Hong Kong Government has announced on Wednesday (22 February) that it will hand out billions of dollars in tax cuts and poverty relief yesterday to reflate its economy and projected a brighter outlook this year amid growing concerns over rising trade protectionism and higher interest rates.
The city government bumped up its economic forecast for 2017 by a full percentage point to 2-3 percent, adding that the economy grew, faster than expected by economists, at 1.9 percent last year.
It also stated that its trade-reliant economy is carrying more momentum in the new year due to a pickup in exports and private consumption, and a more stable Chinese mainland economy, helping boost annual growth to 3.1 percent in the final quarter of 2016.
Financial Secretary Paul Chan said in his maiden budget address that there is an improvement in labor market and construction projects worth nearly HK$87 billion (SGD$15.8 billion) this year.
He said that this occurrence also bolstered consumer confidence that would feed into the local economy.
However, he notes that the city’s astronomical property prices continues to be an issue, saying, “The uncertain external environment and interest rate trend may trigger abrupt shifts in capital flows and heighten volatility in local asset prices, with repercussions on consumption and investment sentiments and on macro-economic stability.”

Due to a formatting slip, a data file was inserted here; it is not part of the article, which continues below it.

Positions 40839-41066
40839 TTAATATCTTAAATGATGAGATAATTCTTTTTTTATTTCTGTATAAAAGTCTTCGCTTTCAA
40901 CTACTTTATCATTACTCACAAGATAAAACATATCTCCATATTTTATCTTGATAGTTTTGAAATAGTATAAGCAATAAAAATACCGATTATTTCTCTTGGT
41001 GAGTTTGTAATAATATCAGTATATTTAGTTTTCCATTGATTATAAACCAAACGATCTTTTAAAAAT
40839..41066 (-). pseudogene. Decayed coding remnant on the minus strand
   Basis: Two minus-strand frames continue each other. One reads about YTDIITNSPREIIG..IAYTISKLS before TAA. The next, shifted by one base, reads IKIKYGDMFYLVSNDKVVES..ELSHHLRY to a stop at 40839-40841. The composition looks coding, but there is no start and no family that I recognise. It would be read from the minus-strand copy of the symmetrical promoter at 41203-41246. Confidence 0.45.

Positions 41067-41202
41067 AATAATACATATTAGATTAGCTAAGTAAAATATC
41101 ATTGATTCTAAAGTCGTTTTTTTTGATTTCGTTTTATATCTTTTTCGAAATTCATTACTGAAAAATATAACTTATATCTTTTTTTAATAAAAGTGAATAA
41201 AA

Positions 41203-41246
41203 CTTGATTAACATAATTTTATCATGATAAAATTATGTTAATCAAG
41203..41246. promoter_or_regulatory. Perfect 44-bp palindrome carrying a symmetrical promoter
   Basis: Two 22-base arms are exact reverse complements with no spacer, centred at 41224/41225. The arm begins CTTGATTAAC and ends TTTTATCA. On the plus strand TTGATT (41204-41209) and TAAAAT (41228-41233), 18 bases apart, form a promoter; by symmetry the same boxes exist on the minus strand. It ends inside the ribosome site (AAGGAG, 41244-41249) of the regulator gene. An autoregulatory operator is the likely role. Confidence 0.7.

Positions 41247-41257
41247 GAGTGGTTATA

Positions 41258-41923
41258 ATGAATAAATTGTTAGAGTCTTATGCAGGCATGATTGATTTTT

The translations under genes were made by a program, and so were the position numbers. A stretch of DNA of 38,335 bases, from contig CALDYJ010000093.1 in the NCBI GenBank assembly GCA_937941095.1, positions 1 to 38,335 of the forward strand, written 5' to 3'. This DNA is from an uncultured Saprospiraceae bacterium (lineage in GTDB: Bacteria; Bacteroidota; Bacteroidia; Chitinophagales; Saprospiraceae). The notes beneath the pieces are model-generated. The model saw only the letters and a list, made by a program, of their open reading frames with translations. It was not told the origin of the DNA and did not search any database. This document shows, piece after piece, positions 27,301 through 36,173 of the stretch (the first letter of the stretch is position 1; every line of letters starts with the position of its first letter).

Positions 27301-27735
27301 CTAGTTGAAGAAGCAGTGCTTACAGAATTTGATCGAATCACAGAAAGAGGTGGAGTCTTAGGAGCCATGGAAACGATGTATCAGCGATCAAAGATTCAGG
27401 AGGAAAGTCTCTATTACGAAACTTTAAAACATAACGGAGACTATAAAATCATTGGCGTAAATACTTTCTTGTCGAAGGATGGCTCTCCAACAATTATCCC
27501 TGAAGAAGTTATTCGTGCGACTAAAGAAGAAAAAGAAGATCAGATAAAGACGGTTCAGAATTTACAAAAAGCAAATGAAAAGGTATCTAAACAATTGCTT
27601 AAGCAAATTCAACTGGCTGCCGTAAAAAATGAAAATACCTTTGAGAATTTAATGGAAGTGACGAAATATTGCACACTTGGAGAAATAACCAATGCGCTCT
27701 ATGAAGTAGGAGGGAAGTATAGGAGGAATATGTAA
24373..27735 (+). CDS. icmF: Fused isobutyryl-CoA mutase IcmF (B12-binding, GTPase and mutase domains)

Chan called property market as exuberant and “out of tune with the local economy” despite a raft of cooling measures. He stressed that the government would “substantially” increase residential flat supply in the next few years.
Hong Kong’s provisional budget surplus was a much higher than expected HK$92.8 billion (S$16.97 billion) for the 2016/17 financial year.
This is far in excess of the HK$11 billion (SGD$2 billion) last year, with fiscal reserves of HK$935.7 billion (SGD$170.2 billion).
The government has also announced that some HK$61 billion (SGD$11.1 billion) would be ploughed into elderly services, sports development, youth development and developing the high technology sector.
The Financial Secretary said that Hong Kong could afford to be more proactive with its spending and his measures to “share the fruits of economic development” would help stimulate domestic demand, stabilise the economy and help the job market.

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